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Friday, 26 January, 2001, 10:36 GMT
University chiefs 'fat cat' charge

A survey suggesting the pay of university vice-chancellors has risen by more than double the increase offered to their staff has angered lecturers' unions.

The average salary of university chiefs rose by 6.3% to 111,000 per annum, a survey by the Times Higher Education Supplement found.

Top five earners
John Quelch, London Business School: 266,000
Michael Wright, Aston University: 161,000
Arthur Lucas, King's College London: 158,000
Sir Stewart Sutherland, University of Edinburgh: 156,000
Sir John Daniel, Open University: 153,000
Source: Times Higher Education Supplement
The highest salary is paid to the Dean of the London Business School, John Quelch, at 266,000, the survey suggests.

The biggest percentage rise, 27%, went to Lord Oxburgh at Imperial College, London.

Lecturers' unions - currently locked in dispute with the Universities and Colleges Employers Association over pay and conditions - said the findings pointed to double standards.

The Association of University Teachers (AUT) described vice-chancellors as "fat cats".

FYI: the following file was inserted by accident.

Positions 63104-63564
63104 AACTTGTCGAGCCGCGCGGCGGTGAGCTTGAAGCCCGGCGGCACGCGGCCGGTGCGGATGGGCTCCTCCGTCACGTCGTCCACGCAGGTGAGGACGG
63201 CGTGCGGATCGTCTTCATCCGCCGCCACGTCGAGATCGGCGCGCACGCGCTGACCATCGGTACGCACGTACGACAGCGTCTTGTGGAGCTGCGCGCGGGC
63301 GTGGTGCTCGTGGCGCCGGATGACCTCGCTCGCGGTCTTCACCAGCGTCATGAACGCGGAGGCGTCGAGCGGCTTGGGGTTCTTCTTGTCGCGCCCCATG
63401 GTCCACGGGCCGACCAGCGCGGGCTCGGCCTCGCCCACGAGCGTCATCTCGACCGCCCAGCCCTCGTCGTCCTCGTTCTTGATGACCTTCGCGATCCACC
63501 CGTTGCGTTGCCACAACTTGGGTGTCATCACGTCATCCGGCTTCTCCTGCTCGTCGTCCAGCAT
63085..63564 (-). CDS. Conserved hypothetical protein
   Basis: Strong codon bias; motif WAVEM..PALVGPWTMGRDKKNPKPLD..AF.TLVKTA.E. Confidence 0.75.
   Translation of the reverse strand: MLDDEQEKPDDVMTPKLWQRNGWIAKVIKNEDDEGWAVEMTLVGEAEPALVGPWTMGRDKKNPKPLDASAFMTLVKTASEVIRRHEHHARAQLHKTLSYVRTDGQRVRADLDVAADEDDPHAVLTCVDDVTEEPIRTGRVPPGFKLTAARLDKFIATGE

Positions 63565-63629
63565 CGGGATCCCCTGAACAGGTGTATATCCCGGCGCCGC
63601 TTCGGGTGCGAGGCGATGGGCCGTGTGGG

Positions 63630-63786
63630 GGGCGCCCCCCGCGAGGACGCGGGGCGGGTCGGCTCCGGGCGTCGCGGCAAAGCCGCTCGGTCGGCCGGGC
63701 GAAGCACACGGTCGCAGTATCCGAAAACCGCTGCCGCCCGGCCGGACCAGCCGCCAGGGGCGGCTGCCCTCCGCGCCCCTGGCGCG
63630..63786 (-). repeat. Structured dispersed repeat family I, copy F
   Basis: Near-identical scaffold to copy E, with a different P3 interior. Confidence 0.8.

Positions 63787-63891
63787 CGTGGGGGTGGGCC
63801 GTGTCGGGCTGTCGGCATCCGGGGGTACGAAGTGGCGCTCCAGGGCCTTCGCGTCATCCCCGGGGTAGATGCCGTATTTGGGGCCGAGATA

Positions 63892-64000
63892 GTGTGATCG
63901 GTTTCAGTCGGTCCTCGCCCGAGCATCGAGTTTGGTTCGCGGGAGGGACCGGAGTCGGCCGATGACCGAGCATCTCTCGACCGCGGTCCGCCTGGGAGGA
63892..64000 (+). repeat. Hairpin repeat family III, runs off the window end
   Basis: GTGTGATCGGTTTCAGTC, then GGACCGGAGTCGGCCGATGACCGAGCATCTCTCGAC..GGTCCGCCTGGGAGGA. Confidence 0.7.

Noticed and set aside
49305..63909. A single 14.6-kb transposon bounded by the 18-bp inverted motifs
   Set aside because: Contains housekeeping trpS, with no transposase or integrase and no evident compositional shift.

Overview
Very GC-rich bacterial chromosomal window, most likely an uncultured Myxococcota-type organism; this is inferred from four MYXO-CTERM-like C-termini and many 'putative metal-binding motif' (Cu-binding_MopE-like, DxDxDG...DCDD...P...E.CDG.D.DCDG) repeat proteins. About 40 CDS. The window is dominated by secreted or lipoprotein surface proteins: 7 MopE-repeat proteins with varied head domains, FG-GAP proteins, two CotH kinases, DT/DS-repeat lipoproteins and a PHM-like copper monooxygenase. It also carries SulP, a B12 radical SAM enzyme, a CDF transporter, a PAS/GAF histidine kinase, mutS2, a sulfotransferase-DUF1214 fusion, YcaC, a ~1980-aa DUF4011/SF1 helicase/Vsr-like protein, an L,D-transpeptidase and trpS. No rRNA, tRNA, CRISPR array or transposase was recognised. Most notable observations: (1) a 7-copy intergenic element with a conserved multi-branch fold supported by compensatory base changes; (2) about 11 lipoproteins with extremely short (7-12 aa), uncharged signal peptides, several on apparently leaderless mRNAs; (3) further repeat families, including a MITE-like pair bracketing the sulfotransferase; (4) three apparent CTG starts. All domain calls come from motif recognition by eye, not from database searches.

The association will be joined by represnetatives of six other higher education trade unions and the National Union of Students to present a 25,000 strong petition to university vice-chancellors in London on Friday.

"These new figures reveal a shameless attempt by vice-chancellors to reward themselves for the hard work and effort of university academics and teaching staff," said the AUT's general secretary, David Triesman.


"The fat cat mentality smacks of hypocrisy of the highest order as vice-chancellors and principals award themselves double the increase offered to other staff."

Vice-chancellors should think very carefully before they accept salary increases of this magnitude

Tom Wilson, Natfhe
How could lecturers be expected to settle for 3% when vice-chancellors were taking twice as much? asked Tom Wilson from the university and college lecturers' union (Natfhe).

"Vice-chancellors should think very carefully before they accept salary increases of this magnitude and consider how it affects staff morale," he said.

Alison Goddard from THES said the vice-chancellors' salary rise this year was far greater than the increases offered to the people who worked for them.

"Given the pressures facing higher education at the moment, it's hard not to sympathise with those arguing that these funds could be shared more widely," she said.

But a spokeswoman for Universities UK, which represents vice-chancellors, said pay was a matter for individual universities.

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See also:

05 Dec 00 | Education
University staff work to rule
17 Mar 00 | Education
Lecturers demand long-term pay rise
04 Apr 00 | Education
Universities 'break equal pay laws'
16 Nov 00 | Education
Big rise in university funding
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